Two Short Stories and a New Holiday

5 Sep

When David was in college he worked at a tea shop. By the way, I can say, “Please, can I have a cup of pearl milk tea?” in Chinese. Just saying. Anyway, most places that sell pearl milk tea take requests on the desired pearl to milk ratio. The pearls are rice balls, and some people prefer tons while others prefer mostly the sweet milky part with just a sprinkling of rice balls. One day when David was working, a lady came in and asked for peas in her tea. (Yes, we’re talking about green peas here.) Then she added that she didn’t want any milk in it. David paused before saying, “This sounds like pea soup, is that what you mean?” The lady nodded, and he had to deliver the bad news, “Well… we don’t really sell any soup tea.”

About a month ago I went with a group of people to a restaurant that had a whole wall of used books. We were talking about them, and David said, “I bet they have a rich flavor”. He was referring to how used books have a certain smell and feel, making them more valuable in a sense than new books. Sometimes I’m unsure if someone’s interesting word choice can be accredited to the fact that the Chinese translation is common or to the fact that the person is clever. It’s often a combination of both of course. Sometimes David makes witty jokes in English, and my laugh is probably delayed and unconvincing because I’m too busy being surprised and jealous. I can’t really imagine being witty in another language. Mom, I blame you.

Why is it that moms, not dads, are blamed for most things? I know we have Mother’s Day, but perhaps we should also have a “Blame your Dad Day” just to even things out a bit. How about September 5. Dad, you should have taught me German, and don’t try to say that your German isn’t perfect. You could argue that if I knew German I’d be in Germany instead of Taiwan, but that is beside the point, and plus, I’m sure Germany is a delightful place. Dad, where are my ankles? Unrelated to the ankles, I still remember when I succeeded in getting you to buy me that chocolate bar one day when you dragged me along to the barber shop. You intruded on my blissful enjoyment of each creamy square with a warning, “You will become fat if you keep eating the way you do”. In case it wasn’t obvious, your admonishing gave me a complex that drove me to eat more chocolate bars. Good thing you also passed on your fast metabolism,  affinity for exercise, and O blood otherwise this paragraph would be longer.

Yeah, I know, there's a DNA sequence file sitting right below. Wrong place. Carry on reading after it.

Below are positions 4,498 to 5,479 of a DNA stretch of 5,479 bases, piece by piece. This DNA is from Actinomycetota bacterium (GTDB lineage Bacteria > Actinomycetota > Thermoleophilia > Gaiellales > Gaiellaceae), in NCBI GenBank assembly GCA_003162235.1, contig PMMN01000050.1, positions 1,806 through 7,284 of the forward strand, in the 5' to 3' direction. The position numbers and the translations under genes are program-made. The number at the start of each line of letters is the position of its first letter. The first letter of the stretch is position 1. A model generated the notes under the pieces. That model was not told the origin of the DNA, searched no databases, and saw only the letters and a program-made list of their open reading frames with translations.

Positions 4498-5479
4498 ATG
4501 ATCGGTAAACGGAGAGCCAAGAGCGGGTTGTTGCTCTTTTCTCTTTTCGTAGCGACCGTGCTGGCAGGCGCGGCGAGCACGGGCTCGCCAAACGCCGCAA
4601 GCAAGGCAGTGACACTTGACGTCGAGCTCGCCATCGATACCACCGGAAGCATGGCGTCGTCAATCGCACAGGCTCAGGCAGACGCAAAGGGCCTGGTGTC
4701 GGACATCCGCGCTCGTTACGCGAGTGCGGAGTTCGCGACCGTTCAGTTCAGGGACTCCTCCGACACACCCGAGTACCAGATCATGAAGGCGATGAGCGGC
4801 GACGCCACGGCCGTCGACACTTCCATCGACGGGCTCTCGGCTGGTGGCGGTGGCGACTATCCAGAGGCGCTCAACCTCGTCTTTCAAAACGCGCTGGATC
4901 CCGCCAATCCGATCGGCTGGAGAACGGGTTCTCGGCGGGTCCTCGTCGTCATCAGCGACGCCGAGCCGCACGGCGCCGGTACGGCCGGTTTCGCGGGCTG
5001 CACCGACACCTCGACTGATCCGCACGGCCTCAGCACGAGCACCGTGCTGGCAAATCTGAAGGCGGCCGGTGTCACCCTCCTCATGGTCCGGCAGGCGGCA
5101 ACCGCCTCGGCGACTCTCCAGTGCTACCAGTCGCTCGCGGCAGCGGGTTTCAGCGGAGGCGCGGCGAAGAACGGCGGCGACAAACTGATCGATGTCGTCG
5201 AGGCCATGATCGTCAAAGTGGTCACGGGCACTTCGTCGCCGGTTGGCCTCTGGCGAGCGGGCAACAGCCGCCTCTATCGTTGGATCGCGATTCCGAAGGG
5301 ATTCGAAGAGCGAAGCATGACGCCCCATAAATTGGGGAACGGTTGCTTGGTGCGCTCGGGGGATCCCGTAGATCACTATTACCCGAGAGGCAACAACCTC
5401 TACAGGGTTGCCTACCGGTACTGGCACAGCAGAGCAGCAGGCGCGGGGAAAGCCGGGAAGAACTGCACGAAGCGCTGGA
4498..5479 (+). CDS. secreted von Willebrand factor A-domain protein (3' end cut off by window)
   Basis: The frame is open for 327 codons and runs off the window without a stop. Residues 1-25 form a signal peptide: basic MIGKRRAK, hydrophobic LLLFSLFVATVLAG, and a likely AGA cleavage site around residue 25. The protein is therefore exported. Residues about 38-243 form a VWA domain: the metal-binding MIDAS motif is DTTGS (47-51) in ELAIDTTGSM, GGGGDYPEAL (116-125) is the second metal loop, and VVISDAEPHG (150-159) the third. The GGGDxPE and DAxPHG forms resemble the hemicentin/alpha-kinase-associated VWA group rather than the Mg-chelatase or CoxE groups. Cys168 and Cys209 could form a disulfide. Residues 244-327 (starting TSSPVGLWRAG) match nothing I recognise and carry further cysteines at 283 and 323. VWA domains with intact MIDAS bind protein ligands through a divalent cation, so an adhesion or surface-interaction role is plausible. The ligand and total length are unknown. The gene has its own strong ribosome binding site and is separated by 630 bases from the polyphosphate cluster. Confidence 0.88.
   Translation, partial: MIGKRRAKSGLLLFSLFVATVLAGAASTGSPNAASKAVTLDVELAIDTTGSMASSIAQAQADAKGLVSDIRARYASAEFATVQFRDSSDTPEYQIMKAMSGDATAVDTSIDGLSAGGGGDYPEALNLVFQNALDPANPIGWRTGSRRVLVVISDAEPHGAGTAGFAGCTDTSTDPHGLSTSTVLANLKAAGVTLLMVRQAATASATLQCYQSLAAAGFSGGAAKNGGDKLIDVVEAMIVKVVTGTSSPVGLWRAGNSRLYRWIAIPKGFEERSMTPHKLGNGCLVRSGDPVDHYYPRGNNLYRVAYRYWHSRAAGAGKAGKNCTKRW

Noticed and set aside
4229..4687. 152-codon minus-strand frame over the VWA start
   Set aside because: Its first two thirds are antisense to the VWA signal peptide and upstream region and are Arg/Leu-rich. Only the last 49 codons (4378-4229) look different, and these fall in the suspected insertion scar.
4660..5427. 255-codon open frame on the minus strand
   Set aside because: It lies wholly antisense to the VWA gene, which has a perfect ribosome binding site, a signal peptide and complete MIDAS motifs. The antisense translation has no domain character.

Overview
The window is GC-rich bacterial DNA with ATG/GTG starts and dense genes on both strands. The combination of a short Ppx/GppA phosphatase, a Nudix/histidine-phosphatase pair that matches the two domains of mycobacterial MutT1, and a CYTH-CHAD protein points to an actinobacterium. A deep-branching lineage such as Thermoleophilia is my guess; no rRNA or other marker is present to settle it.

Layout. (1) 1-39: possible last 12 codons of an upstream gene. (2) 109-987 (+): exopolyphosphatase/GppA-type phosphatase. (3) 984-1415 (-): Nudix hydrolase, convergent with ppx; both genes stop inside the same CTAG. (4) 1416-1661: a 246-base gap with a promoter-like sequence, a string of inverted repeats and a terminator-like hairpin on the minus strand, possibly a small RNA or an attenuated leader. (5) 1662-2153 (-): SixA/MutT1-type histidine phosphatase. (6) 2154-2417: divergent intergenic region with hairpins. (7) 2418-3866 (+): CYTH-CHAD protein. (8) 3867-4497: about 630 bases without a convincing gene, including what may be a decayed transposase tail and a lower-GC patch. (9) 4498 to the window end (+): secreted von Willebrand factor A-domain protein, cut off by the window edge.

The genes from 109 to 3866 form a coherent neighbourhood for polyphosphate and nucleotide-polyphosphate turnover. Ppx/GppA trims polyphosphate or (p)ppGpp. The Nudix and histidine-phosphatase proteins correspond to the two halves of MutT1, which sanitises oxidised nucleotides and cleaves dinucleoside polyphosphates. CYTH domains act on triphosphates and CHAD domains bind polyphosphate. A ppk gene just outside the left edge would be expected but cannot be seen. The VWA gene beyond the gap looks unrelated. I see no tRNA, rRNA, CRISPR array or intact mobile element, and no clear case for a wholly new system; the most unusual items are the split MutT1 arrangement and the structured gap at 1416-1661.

One last thing, the following conglomeration of traits is definitely your fault: obsessive meticulous perfectionism about unimportant details that no one cares about. I bet you’re picking up a piece of lint from the carpet RIGHT now. I may or may not be arranging the hairs on my arm so that they are all going in the same direction. I really don’t do that much. I do blame the amount of hair on you though.

P.S. If you are at all hairy, you will feel about 2.5 times hairier in Asia. David’s friend has NO hair on his arms (not a single strand) and about 3 hairs on each leg. I feel like snuffalupagus.

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7 Responses to “Two Short Stories and a New Holiday”

  1. Jeanne Koenig Clark September 6, 2011 at 10:16 pm #

    Your Sept. 5 “Blame Your Dad Day” sounds like an excellent idea to me. I’ll contact Hallmark and see if I can get an annual holiday started through the greeting card industry. Of course, I will now be expecting gifts every 5th of September.

    That’s all for now because I need to go pick up some lint.

    Dad

    • Carrie Clark September 7, 2011 at 4:52 am #

      As a kid, your Dad blamed his dad for everything, never picked up lint, and always tried to talk me out of my chocolate. He said it would make me fat, but really, he just wanted to eat it himself!